No Products in the Cart
Start with a Program/Project of Funding First?
It is helpful to have a general idea of the need you are addressing, as well as a program/project plan for how you will meet those objectives before searching for funding.
Consider if you want to find funding that supports your plan for how to meet your needs or if you want to find funding, and will fashion a plan around the funding requirements to meet your stated needs. Both have pros and cons.
Get Acquainted with Different Funding Sources
Do you want a specific grant or are you open to approaching foundations for funding that is not advertised?
What is the scope of your program/project?
Is national, state, county, city or private funding more suitable?
Before you start writing, there are things you need to do to ensure you write a winning proposal. Take the time to narrow your focus and develop a crystal clear objective, gather data to support your needs statement, and pull together organizational and community support. The time spent preparing these components will make the writing process go much smoother and result in a well thought out, convincing proposal.
Different grants will require different supporting information, but the following categories are helpful for small grants to purchase materials as well as large grants to fund and implement large programs. The degree and depth of information will be dictated by the scope and requirements of your individual grant.
An explicit and compelling needs assessment is the very foundation of a successful grant proposal. This section gives you the opportunity to explain why your program/material resources are needed for the target group/population with whom you will be working. You demonstrate you have identified, understand, and have prioritized a particular need that you are qualified to address. A well-written needs assessment serves as the centering narrative from which you will tie your other application sections, using the needs section to determine your goals, methods, materials, and other minor objectives.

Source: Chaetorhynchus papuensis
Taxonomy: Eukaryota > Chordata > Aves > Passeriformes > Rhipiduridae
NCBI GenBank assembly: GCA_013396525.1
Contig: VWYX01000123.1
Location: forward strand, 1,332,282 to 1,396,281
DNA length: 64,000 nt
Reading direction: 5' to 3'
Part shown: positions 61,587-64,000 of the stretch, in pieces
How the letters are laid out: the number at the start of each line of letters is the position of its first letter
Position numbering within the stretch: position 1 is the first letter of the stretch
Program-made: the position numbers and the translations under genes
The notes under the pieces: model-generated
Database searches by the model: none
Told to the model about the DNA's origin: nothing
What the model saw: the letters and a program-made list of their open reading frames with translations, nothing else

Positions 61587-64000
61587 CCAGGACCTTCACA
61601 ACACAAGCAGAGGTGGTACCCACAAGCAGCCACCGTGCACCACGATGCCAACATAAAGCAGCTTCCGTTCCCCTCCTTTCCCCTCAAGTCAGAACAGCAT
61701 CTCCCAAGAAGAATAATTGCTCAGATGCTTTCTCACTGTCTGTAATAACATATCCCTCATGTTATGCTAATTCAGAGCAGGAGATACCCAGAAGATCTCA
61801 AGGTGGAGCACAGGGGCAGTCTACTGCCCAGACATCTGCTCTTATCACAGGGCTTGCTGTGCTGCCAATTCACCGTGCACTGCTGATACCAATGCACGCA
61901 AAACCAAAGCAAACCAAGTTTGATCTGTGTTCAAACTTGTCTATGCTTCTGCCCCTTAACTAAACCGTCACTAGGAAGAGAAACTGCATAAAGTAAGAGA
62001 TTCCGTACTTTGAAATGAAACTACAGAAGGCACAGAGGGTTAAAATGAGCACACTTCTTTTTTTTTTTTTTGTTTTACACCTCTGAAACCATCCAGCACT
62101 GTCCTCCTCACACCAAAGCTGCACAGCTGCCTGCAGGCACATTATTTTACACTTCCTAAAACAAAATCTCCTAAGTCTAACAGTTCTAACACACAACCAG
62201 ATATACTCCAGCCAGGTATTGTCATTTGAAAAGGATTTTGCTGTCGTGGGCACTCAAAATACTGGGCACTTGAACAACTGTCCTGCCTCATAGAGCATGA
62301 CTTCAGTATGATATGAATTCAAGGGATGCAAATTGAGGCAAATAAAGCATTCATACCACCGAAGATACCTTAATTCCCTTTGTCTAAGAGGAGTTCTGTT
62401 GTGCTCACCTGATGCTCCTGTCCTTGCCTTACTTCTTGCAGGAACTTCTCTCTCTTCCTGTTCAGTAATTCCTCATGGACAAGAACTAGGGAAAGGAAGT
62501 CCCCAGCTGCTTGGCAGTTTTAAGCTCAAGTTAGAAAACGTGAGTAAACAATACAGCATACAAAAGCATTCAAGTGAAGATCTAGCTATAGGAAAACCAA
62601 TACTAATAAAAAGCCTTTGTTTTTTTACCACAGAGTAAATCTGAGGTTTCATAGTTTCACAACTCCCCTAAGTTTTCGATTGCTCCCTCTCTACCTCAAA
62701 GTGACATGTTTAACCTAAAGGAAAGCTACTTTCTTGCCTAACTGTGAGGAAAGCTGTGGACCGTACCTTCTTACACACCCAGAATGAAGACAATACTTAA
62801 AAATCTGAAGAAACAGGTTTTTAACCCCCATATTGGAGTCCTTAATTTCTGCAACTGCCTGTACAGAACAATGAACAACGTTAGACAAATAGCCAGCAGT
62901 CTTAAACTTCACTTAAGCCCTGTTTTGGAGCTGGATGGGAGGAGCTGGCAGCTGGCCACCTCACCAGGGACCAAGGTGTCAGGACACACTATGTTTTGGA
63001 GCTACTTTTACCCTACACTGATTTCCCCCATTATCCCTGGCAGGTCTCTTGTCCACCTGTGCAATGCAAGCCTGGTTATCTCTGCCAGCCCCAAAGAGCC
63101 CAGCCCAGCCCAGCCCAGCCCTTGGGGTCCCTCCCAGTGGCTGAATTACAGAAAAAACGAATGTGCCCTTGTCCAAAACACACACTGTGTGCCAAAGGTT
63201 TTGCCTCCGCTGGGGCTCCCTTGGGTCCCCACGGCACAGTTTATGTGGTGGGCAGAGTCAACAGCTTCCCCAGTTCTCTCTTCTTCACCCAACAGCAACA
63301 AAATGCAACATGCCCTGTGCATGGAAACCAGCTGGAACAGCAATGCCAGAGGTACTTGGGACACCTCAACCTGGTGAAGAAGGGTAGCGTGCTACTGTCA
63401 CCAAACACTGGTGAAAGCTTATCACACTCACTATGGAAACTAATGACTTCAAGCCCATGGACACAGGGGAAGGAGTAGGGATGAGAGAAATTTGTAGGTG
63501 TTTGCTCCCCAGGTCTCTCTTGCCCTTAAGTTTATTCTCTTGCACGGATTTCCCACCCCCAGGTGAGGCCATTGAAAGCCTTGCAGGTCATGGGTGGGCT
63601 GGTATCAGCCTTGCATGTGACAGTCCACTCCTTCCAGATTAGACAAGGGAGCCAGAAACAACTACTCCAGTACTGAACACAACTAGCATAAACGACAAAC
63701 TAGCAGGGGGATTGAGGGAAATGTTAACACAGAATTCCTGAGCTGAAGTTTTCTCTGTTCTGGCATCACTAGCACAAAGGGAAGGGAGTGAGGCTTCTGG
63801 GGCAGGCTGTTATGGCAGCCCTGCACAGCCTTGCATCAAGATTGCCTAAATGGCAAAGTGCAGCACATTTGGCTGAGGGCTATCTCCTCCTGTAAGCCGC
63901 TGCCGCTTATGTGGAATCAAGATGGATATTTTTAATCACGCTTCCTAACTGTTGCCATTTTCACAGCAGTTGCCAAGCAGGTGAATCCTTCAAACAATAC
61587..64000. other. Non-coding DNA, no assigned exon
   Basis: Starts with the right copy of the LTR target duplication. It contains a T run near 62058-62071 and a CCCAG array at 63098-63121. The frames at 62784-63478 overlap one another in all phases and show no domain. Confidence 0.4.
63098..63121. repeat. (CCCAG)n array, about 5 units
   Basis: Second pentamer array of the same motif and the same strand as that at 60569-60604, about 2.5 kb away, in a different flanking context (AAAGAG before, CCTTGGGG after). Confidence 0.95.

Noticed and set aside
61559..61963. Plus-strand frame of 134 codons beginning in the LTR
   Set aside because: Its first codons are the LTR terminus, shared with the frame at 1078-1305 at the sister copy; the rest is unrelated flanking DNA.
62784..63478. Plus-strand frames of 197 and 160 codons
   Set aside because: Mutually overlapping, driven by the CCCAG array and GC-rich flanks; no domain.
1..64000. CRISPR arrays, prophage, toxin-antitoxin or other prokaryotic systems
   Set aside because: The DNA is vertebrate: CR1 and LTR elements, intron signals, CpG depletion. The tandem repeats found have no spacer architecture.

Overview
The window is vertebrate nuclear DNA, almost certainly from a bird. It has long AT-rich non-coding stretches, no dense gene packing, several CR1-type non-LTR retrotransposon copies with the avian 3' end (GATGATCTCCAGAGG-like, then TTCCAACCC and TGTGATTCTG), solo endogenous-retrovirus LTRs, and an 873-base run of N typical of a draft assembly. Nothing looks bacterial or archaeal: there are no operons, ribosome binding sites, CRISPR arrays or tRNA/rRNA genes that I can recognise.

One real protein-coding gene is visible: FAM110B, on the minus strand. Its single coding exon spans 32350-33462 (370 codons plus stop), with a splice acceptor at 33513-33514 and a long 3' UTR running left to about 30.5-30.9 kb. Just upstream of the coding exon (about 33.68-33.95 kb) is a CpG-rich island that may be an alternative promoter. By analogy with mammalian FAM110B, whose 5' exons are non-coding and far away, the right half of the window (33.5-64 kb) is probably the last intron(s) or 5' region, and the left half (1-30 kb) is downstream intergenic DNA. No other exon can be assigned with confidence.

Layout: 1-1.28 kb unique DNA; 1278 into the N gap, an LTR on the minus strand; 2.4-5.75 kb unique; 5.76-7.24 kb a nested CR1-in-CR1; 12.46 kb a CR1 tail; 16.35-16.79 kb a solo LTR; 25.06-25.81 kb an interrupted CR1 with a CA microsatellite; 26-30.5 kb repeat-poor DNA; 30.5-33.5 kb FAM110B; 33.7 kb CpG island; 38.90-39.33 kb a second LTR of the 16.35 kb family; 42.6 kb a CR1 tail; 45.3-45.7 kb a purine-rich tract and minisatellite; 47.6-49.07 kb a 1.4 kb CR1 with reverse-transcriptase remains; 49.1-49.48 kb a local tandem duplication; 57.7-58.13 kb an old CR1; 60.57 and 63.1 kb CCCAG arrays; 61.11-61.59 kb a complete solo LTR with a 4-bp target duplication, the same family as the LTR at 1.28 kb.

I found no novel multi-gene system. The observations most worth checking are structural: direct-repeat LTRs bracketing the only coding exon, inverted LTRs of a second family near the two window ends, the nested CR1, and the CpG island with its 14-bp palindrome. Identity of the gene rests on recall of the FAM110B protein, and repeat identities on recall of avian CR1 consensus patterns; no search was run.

This is the section of a grant you provide data to substantiate the needs you have presented. You can also include a human-interest story to make it more personal.
Clearly identifying and determining the needs you want to meet early in the process will help you prepare a clear, targeted proposal.
This is where you get to talk about your program or project! This is the fun part! Include details about your plans to address the need you identified earlier, who will carry out the plan and how. Provide enough detail that potential funders can envision how the program will be carried out and to demonstrate your readiness to implement it.
What is the scope of your program/project?
This section will be determined by the scope of the program/project you are proposing. Here is where you explain what, if any, support you need from your organization or other community organizations in order to successfully meet your stated objectives. As you designed your program/plan, where did you identify areas of support? Do you need support from your principal or district? Do you need space dedicated to your program, and if so, what arrangements have you made with those providing the space? Does this grant only cover part of the cost of your program? If so, be sure to include information about other funding sources you have secured or are in the process of getting, community partnerships, etc. If you are writing a grant for a piece of equipment, you might just need to include information as to where this will be housed and if any consumable materials will be purchased in the future, and what agreements you have in place to address these concerns, etc.
Utilize a logic model to outline and demonstrate the resources, activities, output and outcomes you are planning on. This demonstrates how you expect this new program/project you are proposing will lead to particular outcomes.
Objectives and Deliverables
In this section you will list what you will accomplish and the steps you will take to do so. Objectives should be measurable, and you will need to include how you plan to measure and assess your program’s performance against these objectives.
The budget, though sometimes tedious, is an excellent way to demonstrate how carefully and thoroughly you have planned your program. Consider all the expenses related to this program, including materials, products (and the cost to ship them to program locations!), costs of consumables, staff costs, travel, room rentals, equipment rentals, etc. The more thorough and detailed your budget, the better you demonstrate your preparedness to implement the program flawlessly and to obtain results.